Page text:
Johannesburg - The government is considering inviting private-sector capital to help bridge state-run electricity supplier Eskom’s R225 billion funding gap.
Private investment is one of a number of solutions being considered by the government, Public Enterprises Minister Lynne Brown said on July 29, her spokesman, Colin Cruywagen, said in an e-mailed statement today.
“There has been serious public speculation about public-sector equity injection, assets being sold, private-sector equity and tariff hikes,” Brown said.
“These are levers which must be considered in any serious discussion.”
The departments of energy, public enterprises and the National Treasury are working on fixing Eskom’s funding shortfall that would minimise the chance of the company’s credit rating being downgraded to junk, Cruywagen said July 31.
The utility’s bonds were placed on negative CreditWatch by Standard & Poor’s on June 20, meaning they have a 50 percent chance of been lowered to junk, which would significantly raise borrowing costs, by the end of September.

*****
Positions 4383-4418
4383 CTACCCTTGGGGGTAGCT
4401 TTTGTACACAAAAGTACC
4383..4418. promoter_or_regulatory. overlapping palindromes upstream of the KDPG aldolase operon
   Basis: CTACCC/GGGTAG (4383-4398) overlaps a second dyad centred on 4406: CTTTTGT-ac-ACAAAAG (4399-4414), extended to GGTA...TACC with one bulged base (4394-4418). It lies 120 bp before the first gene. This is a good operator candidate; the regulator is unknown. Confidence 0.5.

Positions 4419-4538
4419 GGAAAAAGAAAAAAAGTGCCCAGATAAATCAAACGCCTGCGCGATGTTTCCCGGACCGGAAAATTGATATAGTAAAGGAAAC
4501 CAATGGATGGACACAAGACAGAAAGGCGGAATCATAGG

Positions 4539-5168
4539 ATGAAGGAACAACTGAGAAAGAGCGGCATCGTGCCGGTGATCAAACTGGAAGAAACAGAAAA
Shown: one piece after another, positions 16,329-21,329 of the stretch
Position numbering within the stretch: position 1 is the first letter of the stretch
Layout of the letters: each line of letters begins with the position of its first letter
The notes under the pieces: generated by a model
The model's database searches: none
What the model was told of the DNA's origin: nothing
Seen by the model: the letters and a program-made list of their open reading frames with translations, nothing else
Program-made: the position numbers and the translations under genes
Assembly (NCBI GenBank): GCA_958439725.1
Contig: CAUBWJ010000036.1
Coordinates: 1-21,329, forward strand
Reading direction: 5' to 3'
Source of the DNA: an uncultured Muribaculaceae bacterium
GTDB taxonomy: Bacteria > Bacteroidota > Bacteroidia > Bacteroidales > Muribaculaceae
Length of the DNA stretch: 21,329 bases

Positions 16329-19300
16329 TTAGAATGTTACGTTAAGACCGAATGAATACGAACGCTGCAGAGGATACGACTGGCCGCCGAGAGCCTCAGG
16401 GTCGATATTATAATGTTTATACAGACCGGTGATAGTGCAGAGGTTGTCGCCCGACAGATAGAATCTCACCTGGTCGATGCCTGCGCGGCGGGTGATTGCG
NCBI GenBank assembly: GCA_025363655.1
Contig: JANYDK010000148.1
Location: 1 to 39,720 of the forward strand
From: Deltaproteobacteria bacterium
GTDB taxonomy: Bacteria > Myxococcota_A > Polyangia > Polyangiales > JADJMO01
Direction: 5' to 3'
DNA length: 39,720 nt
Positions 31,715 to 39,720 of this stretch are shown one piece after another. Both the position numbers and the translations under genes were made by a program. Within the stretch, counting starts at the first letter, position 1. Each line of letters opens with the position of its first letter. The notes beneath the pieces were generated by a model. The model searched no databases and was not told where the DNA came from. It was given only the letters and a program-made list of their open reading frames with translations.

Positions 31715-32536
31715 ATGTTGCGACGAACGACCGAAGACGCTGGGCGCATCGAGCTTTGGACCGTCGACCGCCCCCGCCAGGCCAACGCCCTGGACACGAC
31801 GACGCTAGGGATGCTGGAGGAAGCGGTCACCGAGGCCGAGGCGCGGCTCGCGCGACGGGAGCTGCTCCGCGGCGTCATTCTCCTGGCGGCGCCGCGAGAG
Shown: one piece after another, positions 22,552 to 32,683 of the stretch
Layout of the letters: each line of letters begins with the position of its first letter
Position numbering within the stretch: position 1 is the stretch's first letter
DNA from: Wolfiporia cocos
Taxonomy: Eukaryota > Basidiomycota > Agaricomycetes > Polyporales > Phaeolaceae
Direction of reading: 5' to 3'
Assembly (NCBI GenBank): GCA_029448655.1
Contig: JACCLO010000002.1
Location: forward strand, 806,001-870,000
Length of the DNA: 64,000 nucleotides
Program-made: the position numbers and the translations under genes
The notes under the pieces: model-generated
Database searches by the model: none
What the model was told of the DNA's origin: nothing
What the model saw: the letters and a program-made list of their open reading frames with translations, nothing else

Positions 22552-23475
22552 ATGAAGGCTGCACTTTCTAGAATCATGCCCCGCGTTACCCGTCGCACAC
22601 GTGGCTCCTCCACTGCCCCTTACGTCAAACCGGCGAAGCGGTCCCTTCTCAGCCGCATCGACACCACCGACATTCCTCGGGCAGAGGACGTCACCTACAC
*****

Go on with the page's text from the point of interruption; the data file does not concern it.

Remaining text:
Eskom’s funding shortfall for the five years to 2018 arose last year after South Africa’s energy regulator granted the utility only half the tariff increases it requested.
The state-run electricity provider was forced to schedule managed blackouts in March and June as it struggled to keep the lights on after a decade of underinvestment in power stations.
The South African Communist Party, which is in government with the ruling African National Congress party, said it was aware of moves to privatise parts of Eskom.
“There are individuals within the broader liberation movement who would gladly support privatisation,” spokesman Alex Mashilo said in an interview, declining to identify anyone.
The SACP is opposed to Privatisation because it would lead to increased electricity prices for the poor, he said.
Zizi Kodwa, the ANC’s national spokesman, said he wasn’t aware of any discussions regarding privatising Eskom.
Yields on Eskom’s $1 billion (R10.7 billion) of bonds due in August 2023 increased the most since they were issued in August last year, rising 17 basis points, or 0.17 percentage point, to 6.01 percent by 11:23 a.m. in Johannesburg. - Bloomberg News